Review: The Longest Ride

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Director: George Tillman Jr. (The Inevitable Defeat of Mister & Pete, Faster, Notorious)
Writer: Craig Bolotin, Nicholas Sparks (novel)
Producers: Marty Bowen, Wyck Godfrey, Theresa Park, Nicholas Sparks
Starring: Britt Robertson, Scott Eastwood, Oona Chaplin, Jack Huston, Alan Alda
MPAA Rating: PG-13
Running time: 139 min.


Here’s the deal: you’ve seen this movie before. It’s not really like The Notebook but it’s as close to it as we’ve come in the adaptations of Nicholas Sparks novels since. Truth: Sparks knows how to weave a good, if predictable, romantic yarn and The Longest Ride is no different.

Britt Robertson and Scott Eastwood are the lovely couple this time around. She, Sophia, is a New Jersey daughter of immigrants studying art at the local college in one of the Carolinas while he, Luke, is a good ‘ole southern boy who spends his days professionally riding bulls. The pair meet at one of his events, there’s a spark and eventually they end up together though not before each is forced to confront their personal problems and put everything on the line for love. The end. Happily ever after. And yes, it is happily ever after. Sparks and Disney are the few bastions of happy endings left. Though Sparks’ usually come at the cost of a few extra tissues.

If, like me, you missed the memo, The Longest Ride also stars Alan Alda as Ira, a crotchety old man that is befriended by Sophia. He shares the story of the hardships and happiness of his relationship with his wife, a relationship he refers to as “the longest ride” and his story prompts Sophia to give Luke another go because, as we all know, true love is hard to find and can sometimes be difficult. I’m sure you can figure out how Ira’s story ends too but seriously, if your complaint about this movie is its predictability, you really need to get out more.

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Review: The Sisterhood of Night

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Director: Caryn Waechter
Writer: Marilyn Fu, Steven Millhauser (short story)
Producers: Elizabeth Cuthrell, Lydia Dean Pilcher
Starring: Georgie Henley, Kara Hayward, Willa Cuthrell-Tuttleman, Olivia DeJonge, Kal Penn, Laura Fraser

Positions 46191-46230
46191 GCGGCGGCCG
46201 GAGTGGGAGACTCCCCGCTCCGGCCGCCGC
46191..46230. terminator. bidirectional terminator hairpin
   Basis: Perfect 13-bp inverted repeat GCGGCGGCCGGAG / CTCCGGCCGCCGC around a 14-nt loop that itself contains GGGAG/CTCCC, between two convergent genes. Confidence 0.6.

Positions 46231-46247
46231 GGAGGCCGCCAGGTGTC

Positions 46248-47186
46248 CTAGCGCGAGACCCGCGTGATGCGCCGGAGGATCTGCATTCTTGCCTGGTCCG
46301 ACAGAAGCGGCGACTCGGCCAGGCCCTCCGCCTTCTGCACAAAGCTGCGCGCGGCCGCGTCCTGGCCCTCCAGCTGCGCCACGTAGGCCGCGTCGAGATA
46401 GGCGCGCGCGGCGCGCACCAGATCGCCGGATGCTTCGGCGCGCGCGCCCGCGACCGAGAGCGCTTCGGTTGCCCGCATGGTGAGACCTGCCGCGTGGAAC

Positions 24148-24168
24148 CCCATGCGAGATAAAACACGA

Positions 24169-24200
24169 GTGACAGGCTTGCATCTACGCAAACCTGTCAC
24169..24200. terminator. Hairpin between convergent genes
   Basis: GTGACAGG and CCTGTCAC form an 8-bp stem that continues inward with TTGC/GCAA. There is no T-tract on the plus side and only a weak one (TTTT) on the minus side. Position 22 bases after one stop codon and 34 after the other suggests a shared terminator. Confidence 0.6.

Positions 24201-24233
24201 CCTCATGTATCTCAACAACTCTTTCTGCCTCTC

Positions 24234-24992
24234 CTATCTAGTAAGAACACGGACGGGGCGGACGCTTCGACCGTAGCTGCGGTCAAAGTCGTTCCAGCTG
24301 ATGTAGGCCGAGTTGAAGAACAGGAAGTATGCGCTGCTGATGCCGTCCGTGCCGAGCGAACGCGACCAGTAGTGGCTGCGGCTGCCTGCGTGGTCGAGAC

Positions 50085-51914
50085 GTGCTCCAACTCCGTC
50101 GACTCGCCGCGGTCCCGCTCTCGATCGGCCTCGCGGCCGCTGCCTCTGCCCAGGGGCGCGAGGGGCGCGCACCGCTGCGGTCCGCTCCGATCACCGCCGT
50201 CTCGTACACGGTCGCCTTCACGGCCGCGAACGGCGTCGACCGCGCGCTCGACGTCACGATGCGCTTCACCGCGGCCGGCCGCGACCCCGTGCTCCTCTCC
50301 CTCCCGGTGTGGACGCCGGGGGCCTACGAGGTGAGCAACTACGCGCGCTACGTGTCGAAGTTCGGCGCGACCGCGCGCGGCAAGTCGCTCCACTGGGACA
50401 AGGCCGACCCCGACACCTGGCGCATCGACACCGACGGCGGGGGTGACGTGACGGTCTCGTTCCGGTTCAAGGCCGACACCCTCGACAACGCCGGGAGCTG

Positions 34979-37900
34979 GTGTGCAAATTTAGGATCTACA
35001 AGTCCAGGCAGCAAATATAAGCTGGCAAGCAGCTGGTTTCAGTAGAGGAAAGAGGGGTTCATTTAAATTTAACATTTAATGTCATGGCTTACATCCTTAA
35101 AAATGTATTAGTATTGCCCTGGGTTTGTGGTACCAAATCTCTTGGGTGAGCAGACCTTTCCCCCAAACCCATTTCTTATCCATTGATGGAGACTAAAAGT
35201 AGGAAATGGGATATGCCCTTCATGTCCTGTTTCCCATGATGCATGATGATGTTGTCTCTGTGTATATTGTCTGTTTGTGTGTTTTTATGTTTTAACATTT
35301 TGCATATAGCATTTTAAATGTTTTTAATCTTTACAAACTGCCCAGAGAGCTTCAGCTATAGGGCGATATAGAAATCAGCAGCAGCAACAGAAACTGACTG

MPAA Rating: PG-13
Running time: 104 min.


The current crop of YA movies may be, for the most part, burning up the box office but the majority of them don’t feature regular, everyday kids dealing with regular, everyday problems. Yes, the messages are mostly positive but how likely is it that a girl will have to save the world from the grips of a power hungry leader with her bow and arrow?

The easy thing to do is chalk The Sisterhood of Night up to modern retelling of the Salem witch trials and it certainly is that but it’s also far more. Based on a short story from Pulitzer Prize winning author Steven Millhauser and adapted by Marilyn Fu, the story takes the concept of the witch trials and sets it in today’s highschool world complete with the perils of social media.

The grown-up Georgie Henley (of The Chronicles of Narnia fame) stars as Mary Warren, an artistic and largely independent teen girl who, after a couple of run ins with an attention hungry Emily Parris (Moonrise Kingdom’s Kara Hayward) decides to take a break from social media. She updates Facebook one last time and then turns her attention to real world connections. The teen soon befriends a pair of other girls and the trio begin the Sisterhood of Night, a by invitation-only club that sees girls getting together in the middle of the night in the woods and what they do there soon becomes the centre of a scandal.

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2015 Oscar Winners

Welcome to part of the Third Row’s coverage of the 87th annual Academy Awards presentation! We’ll be here all night updating the winners live as they’re announced. Feel free to leave your thoughts in the comments section below. Surprises? Happy? Pissed? Confused? How was NPH?

*winners are marked in red

 
 

BEST MOTION PICTURE:
American Sniper
Birdman
Boyhood
The Grand Budapest Hotel
The Imitation Game
Selma
The Theory of Everything
Whiplash

 

DIRECTOR:
Alejandro Gonzales Inarritu, Birdman
Richard Linklater, Boyhood
Bennett Miller, Foxcatcher
Wes Anderson, The Grand Budapest Hotel
Morten Tyldum, The Imitation Game

 

ACTOR:
Steve Carell, Foxcatcher
Bradley Cooper, American Sniper
Benedict Cumberbatch, The Imitation Game
Michael Keaton, Birdman
Eddie Redmayne, The Theory of Everything

 

ACTRESS:
Marion Cotillard, Two Days, One Night
Felicity Jones, The Theory of Everything
Julianne Moore, Still Alice
Rosamund Pike, Gone Girl
Reese Witherspoon, Wild

 
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Movie Club Podcast #30: POPEYE and PUNCH DRUNK LOVE

The Movie Club and Row Three want to serve up a great big hug and a kiss for Valentine’s Day with two rather unconventional love stories. The first is Robert Altman’s uniquely weird live-action adaptation of Popeye cartoons. The second, Paul Thomas Anderson’s Punch Drunk Love, is a deconstruction of the Adam Sandler man-child character amongst many other things. Kurt Halfyard is joined by a number of Rowthree regulars Jim Laczkowski (who also runs The Director’s Club Podcast, Bob Turnbull (who is also caretaker for Eternal Sunshine of the Logical Mind), as well as the Mamo! Podcasts’s Matthew Price to discuss these two films at length. Andrew James produced and edited the episode. Join us if you like, it beats flowers and candy.

The streaming conversation as well as the downloadable audio podcast can be found at:

The Movie Club Site

 

 
 
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The Movie Club Podcast page.

87th Annual Academy Award Nominations [Oscars]

Good day! Welcome to another year of attempting to live blog the annual Oscar Nominations! We’re going to be posting the 2015 nominations for the 87th Academy Awards right here on this page (almost) as quickly as they are announced – and you can watch the presentation in the video above.

The Academy is doing something new this year. Academy President Cheryl Boone Isaacs will take the stage along with actor Chris Pine and directors Alfonso Cuarón and J.J. Abrams to present all 24 categories live on stage. Previous years only had the major categories being verbally announced while the rest were posted on the web site a couple hours later.